Cantor Yossele Rosenblatt (1882-1933) was offered an opportunity that would make any performer swoon: a star role in the ground-breaking film The Jazz Singer (1927). Yet Rosenblatt refused this artistic opportunity of the lifetime. This paper contextualises Rosenblatt’s baffling decision, by exploring one possible relationship between art and law; in this case – the art of storytelling and the Jewish legal system. The study demonstrates where the two pursuits tread separate, unlinked paths to a common end. This vector is refracted through the lens of performance of prayers outside of the religious synagogue service; specifically the propriety of cantorial concerts that presented prayers from the High Holy Day liturgy. This issue appears in Jewish legal writing and in storytelling – each modality using its own tools to tackle the trend. It is noted that legal systems without effective enforcement mechanisms – such as Jewish law in the late modern period – could use arts as compensatory media for achieving societal order. More significantly, however, arts are not umbilically connected to law; each cultural creation independently strives to fashion society.Download the article from SSRN at the link.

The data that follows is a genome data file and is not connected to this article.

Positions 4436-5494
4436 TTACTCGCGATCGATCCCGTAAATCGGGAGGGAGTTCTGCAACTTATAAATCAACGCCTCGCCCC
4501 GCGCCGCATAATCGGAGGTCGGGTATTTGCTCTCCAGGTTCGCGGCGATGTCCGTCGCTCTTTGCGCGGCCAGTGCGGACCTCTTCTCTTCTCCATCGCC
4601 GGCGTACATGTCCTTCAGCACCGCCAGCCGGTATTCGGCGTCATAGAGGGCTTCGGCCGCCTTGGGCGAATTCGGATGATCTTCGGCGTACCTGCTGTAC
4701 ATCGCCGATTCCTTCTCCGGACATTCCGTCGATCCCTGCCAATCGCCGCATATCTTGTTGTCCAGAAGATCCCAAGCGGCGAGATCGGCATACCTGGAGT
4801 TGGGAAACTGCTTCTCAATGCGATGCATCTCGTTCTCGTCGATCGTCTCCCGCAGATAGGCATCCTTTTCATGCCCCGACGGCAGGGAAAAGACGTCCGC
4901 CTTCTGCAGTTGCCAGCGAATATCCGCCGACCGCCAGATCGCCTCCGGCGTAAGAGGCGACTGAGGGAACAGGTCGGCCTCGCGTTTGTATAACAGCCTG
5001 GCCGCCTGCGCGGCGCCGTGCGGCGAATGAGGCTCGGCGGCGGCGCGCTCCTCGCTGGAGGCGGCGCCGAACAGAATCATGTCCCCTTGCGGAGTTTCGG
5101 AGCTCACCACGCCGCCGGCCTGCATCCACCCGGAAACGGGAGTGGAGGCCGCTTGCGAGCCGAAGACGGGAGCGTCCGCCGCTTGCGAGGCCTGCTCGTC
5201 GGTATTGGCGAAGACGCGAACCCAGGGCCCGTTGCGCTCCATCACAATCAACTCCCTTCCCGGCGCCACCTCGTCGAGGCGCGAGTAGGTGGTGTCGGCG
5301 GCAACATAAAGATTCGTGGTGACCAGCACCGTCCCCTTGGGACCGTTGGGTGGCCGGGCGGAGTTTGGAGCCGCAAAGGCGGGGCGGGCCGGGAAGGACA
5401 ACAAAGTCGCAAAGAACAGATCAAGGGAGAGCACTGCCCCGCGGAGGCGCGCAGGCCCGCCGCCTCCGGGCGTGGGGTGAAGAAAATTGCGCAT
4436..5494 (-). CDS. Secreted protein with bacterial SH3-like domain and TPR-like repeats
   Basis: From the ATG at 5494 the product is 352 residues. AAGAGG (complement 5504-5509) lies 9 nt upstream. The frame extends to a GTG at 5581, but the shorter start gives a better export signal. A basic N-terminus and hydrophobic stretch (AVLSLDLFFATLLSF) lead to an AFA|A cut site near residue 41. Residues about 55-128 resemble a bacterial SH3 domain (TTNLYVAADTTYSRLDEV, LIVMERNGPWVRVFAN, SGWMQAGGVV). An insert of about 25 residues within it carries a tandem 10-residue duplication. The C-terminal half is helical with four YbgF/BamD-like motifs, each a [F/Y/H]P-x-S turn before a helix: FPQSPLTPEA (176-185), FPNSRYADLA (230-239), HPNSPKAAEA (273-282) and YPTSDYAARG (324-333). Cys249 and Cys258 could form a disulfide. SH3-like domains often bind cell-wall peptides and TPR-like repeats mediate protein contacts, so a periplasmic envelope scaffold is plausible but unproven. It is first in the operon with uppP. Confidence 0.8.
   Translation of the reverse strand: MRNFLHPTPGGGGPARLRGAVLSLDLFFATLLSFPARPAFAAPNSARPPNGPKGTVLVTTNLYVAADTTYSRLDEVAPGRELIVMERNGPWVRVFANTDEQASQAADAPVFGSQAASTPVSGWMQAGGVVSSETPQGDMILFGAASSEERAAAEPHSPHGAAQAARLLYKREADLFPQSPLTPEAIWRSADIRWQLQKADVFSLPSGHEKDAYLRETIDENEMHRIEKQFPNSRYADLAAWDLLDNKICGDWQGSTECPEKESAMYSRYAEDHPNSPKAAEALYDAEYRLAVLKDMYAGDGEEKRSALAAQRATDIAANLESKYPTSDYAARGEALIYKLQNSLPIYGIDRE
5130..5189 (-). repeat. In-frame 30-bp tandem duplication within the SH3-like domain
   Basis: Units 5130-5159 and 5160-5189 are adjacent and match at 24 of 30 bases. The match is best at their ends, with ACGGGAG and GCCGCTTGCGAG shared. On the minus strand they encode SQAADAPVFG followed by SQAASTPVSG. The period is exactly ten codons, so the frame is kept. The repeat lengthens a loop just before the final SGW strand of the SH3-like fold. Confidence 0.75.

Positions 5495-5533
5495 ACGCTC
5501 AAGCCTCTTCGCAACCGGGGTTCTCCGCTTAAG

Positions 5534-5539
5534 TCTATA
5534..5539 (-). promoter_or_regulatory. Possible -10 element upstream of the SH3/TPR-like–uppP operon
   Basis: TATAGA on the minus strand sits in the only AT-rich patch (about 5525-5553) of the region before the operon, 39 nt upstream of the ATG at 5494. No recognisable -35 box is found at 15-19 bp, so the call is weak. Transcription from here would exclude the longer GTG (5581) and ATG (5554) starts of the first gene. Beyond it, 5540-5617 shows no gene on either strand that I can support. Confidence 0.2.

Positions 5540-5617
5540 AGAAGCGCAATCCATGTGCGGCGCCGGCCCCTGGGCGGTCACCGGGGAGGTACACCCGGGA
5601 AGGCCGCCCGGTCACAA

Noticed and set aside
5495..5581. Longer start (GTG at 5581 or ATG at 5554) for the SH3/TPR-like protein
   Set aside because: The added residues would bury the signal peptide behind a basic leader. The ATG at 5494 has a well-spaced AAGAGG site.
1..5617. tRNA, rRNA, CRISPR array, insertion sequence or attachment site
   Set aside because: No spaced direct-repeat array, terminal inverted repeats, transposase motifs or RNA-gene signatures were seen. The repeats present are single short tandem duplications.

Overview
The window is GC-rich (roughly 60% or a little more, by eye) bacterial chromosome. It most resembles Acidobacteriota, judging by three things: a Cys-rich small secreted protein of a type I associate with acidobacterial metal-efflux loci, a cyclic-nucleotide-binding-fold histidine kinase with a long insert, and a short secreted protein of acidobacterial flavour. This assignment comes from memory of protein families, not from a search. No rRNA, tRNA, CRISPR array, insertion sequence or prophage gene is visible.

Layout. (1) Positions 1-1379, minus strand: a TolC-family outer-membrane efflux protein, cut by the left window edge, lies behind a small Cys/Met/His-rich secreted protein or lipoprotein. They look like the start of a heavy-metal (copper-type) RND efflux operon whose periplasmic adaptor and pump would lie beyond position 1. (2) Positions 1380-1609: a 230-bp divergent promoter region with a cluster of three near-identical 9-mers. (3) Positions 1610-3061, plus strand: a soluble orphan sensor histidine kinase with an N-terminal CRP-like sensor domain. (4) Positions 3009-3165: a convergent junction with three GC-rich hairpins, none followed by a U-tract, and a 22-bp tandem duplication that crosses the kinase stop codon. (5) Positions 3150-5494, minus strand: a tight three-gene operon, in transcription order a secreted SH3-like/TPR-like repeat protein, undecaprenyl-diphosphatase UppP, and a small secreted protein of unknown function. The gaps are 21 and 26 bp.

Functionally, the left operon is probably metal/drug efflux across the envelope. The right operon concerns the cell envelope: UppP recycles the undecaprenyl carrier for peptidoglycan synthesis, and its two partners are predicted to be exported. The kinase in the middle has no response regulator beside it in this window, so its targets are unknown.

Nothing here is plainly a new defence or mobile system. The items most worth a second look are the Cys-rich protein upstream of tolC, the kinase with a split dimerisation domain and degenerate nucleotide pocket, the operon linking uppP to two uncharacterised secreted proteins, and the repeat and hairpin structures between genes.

June 8, 2015
Storytelling, the Jewish Legal System, and "The Jazz Singer"
Levi Cooper, Tel Aviv University, Buchmann Faculty of Law, is publishing Jewish Law, Hasidic Lore, and Hollywood Legend: The Cantor, the Mystic, and the Jurist in volume 2 of Critical Analysis of Law (Fall 2015). Here is the abstract.